66 comments| 14 people found this helpful. Was this review helpful to you?YesNoReport abuse
on April 23, 2013
First, I purchased this lens from a local camera shop. It was new and in perfect condition. My experience with Nikon spans over 15 years and has made me a Nikon enthusiast, until now.

This lens was so disappointing that it was returned within a week. This lens created photos that most of the time were out of focus. To do a comparison, I used my 18-105 lens on a trip and maybe had 20-30 photos out of 6,000 that were not perfectly in focus. With the 18-200 lens, I took a random sampling of 100 photos (in well lit areas) and almost half were out of focus.

Although I can't recommend the 18-200, if you want a good multi-purpose lens, buy the 18-105. It deserves five stars. The 18-300 is also a great lens (crisp, sharp photos) but was very heavy for me to keep as a primary lens.
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on February 8, 2011
A lot of other reviewers have hit on the pluses and minuses of this lens so I'm going to add my opinion to the mix.

This lens has terrible lens creep. It's very fast and the lens is long enough you could damage it if you're not paying attention.
When shooting architecture or anything with straight horizontal lines, the lines bend at the edges. For a $600 lens I would like to think this isn't acceptable.
The lens weighs a ton! For portability, 2 lenses probably weigh more so you're doing better there, but if you shoot for a long time, it gets annoying.
Filter size is 72mm. If this is your only lens then you won't care, but every other lens I have uses 52mm lenses. I'm not happy about having to buy 2 of everything.

I returned this and got the 55-200mm and a 35mm. I'll probably add a 18mm eventually to cover the entire spectrum. If you want only zooms, the 18-55 would complement the 55-200, at about half the price, with none of the above issues. I'm very happy with my new lenses.
22 comments| 12 people found this helpful. Was this review helpful to you?YesNoReport abuse
on March 29, 2012
Nikon 18-200mm f/3.5-5.6G AF-S ED VR II Nikkor Telephoto Zoom Lens for Nikon DX-Format Digital SLR CamerasI got this lens with my first DSLR, a Nikon D50. The was way back when the lens retailed for "only" $750. I was moving up from my previous camera, a point and shoot Cannon "Digital Elph". The pictures seemed less sharp and contrasty than from the little camera but I though this was due to either my weak DSLR skills, or perhaps a bad copy of the lens. When a relative had the same impression, I took a closer look and decided that the problem might, after all, be with the lens.

I then sold the lens, bit the bullet, and got the Nikon f2.8 17-55mm zoom, a "pro" lens at twice the price. WOW. I'm not a pixel peeper but coming from a background of large format industrial and architectural photography, I like sharp and clear. This big, heavy, and expensive lens makes lugging all that equipment around well worth the effort. The results are superb. After that, I refi-ed my house to get the "pro" Nikon 70-200 f2.8 zoom and again, great sharp, clear images. Also, the pack mule I use to carry all that stuff is not all that expensive to feed.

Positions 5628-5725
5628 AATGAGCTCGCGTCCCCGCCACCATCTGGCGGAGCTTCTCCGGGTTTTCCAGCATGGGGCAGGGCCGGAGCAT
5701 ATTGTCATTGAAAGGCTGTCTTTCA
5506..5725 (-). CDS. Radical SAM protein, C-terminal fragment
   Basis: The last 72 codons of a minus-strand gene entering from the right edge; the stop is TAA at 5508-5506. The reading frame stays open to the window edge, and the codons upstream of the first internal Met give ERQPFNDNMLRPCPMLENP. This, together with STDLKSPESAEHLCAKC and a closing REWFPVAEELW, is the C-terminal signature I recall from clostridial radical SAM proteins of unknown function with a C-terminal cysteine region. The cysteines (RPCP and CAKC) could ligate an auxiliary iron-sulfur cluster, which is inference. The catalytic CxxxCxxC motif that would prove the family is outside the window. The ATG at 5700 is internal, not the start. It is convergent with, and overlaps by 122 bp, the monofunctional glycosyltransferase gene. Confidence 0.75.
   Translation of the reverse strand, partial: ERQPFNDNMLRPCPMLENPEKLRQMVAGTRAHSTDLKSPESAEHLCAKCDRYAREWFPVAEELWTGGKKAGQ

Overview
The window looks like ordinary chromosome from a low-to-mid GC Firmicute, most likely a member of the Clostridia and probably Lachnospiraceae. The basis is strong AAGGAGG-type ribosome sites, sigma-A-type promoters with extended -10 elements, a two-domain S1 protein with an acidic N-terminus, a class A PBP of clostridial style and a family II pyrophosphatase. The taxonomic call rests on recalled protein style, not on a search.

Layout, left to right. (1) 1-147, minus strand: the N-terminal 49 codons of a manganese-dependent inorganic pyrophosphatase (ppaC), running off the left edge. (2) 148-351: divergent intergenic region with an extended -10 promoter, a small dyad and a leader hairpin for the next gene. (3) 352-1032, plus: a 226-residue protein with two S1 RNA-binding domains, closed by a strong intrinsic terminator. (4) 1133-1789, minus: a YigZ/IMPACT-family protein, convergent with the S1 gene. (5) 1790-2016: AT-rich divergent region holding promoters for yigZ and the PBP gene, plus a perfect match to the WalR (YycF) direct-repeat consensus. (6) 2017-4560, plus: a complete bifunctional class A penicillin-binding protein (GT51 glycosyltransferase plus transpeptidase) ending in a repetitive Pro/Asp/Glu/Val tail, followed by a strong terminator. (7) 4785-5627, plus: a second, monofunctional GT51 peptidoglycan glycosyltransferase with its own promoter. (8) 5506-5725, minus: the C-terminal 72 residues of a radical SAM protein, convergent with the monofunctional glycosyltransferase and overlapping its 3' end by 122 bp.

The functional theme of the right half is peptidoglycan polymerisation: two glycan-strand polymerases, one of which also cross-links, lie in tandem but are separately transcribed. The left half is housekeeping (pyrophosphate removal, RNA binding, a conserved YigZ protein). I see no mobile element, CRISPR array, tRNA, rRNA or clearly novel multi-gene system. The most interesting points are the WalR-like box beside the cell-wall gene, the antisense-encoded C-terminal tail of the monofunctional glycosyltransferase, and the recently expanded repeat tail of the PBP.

Bottom line, this lens provides results no better that a decent smaller sensor camera and, combined with a Nikon DSLR, is like putting a student driver in a Ferrari, that is, pointless.

My recommendation: save your pennies and get the big stuff, and you will understand why you got a DSLR in the first place.
44 comments| 8 people found this helpful. Was this review helpful to you?YesNoReport abuse
on January 13, 2011
This lens is useless for shooting the night sky since it will not hold its zoom position.

Nikon does not take responsibility for the lens creep issue. I sent mine in under warranty repair and they sent it back with the same zoom creep. They call this creep "normal". That's akin to a car company saying their brake failures are "normal" as a way to abrogate their responsibility to fix the issue. Simply calling a malfunction "normal" does not make it so. This lens has an inherent flaw that Nikon wants to sweep under the rug.

Here's from their web page:

What is Zoom Creep? Zoom Creep
Zoom Creep is the effect gravity can have on your zoom lens under certain circumstances. The 18-200 lens tends to slowly zoom in or out under its own weight if pointed straight up, straight down, or at a sharp angle and nothing is touching the zoom ring. Most of the creep occurs between 30mm and 130mm in the zoom range. This is normal and the zoom action can't be tightened to eliminate creep.
44 comments| 11 people found this helpful. Was this review helpful to you?YesNoReport abuse
on April 26, 2010
I am disappointed in the quality of this lens (Nikon 18-200 VII) that I purchased off Amazon in April 2010. When I make a picture, there is a grinding glass sound, a click, and often the image in the viewfinder vibrates when the shutter is released. I did a lot of internet reading before purchasing this lens, but I missed this article: [...]. This forum address this problem as "normal" for the Nikon VR lens. I must say that it is extremely disappointing to save and spend $[...] on a "name brand" lens and have it make such cheap sounding noises when in use. I want to return it, but don't have a good alternative for a "walk-about" lens -- any suggestions? I have a Nikon D90 and I love the camera and my 85mm 1:1.4 D lens. My son graduates in May, and that was my primary reason for the purchase of this second lens. I was expecting a quiet, well constructed lens -- very disappointing.
88 comments| 8 people found this helpful. Was this review helpful to you?YesNoReport abuse
on December 10, 2014
Advertising for this product did not reveal that it is made in Thailand. Nikon reserves its Japan facility for its better lenses.
I returned the because I'm not spending that kind of money for third world products.